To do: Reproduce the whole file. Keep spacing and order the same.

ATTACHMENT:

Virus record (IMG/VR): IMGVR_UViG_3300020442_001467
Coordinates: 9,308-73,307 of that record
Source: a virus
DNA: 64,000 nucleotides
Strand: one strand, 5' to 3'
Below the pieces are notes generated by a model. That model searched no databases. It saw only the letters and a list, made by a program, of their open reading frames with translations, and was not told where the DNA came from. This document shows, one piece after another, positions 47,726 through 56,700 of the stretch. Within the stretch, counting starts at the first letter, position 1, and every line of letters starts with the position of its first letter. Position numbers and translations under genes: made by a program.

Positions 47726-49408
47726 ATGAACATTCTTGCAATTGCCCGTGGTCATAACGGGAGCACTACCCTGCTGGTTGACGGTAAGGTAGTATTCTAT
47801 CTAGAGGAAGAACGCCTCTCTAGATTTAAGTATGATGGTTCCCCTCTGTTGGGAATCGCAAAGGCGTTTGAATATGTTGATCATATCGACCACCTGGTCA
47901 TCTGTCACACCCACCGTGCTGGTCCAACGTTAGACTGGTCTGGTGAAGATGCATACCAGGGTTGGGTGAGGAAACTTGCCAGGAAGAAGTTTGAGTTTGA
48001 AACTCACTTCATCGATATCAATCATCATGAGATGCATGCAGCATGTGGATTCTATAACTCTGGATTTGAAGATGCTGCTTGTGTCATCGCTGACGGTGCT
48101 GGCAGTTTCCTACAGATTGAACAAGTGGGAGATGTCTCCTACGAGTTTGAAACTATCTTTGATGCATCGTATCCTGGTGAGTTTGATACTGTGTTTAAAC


Virus record (IMG/VR): IMGVR_UViG_3300020442_001467
Coordinates: 9,308-73,307 of that record
Source: a virus
DNA: 64,000 nucleotides
Strand: one strand, 5' to 3'
Below the pieces are notes generated by a model. That model searched no databases. It saw only the letters and a list, made by a program, of their open reading frames with translations, and was not told where the DNA came from. This document shows, one piece after another, positions 47,726 through 56,700 of the stretch. Within the stretch, counting starts at the first letter, position 1, and every line of letters starts with the position of its first letter. Position numbers and translations under genes: made by a program.

Positions 47726-49408
47726 ATGAACATTCTTGCAATTGCCCGTGGTCATAACGGGAGCACTACCCTGCTGGTTGACGGTAAGGTAGTATTCTAT
47801 CTAGAGGAAGAACGCCTCTCTAGATTTAAGTATGATGGTTCCCCTCTGTTGGGAATCGCAAAGGCGTTTGAATATGTTGATCATATCGACCACCTGGTCA
47901 TCTGTCACACCCACCGTGCTGGTCCAACGTTAGACTGGTCTGGTGAAGATGCATACCAGGGTTGGGTGAGGAAACTTGCCAGGAAGAAGTTTGAGTTTGA
48001 AACTCACTTCATCGATATCAATCATCATGAGATGCATGCAGCATGTGGATTCTATAACTCTGGATTTGAAGATGCTGCTTGTGTCATCGCTGACGGTGCT
48101 GGCAGTTTCCTACAGATTGAACAAGTGGGAGATGTCTCCTACGAGTTTGAAACTATCTTTGATGCATCGTATCCTGGTGAGTTTGATACTGTGTTTAAAC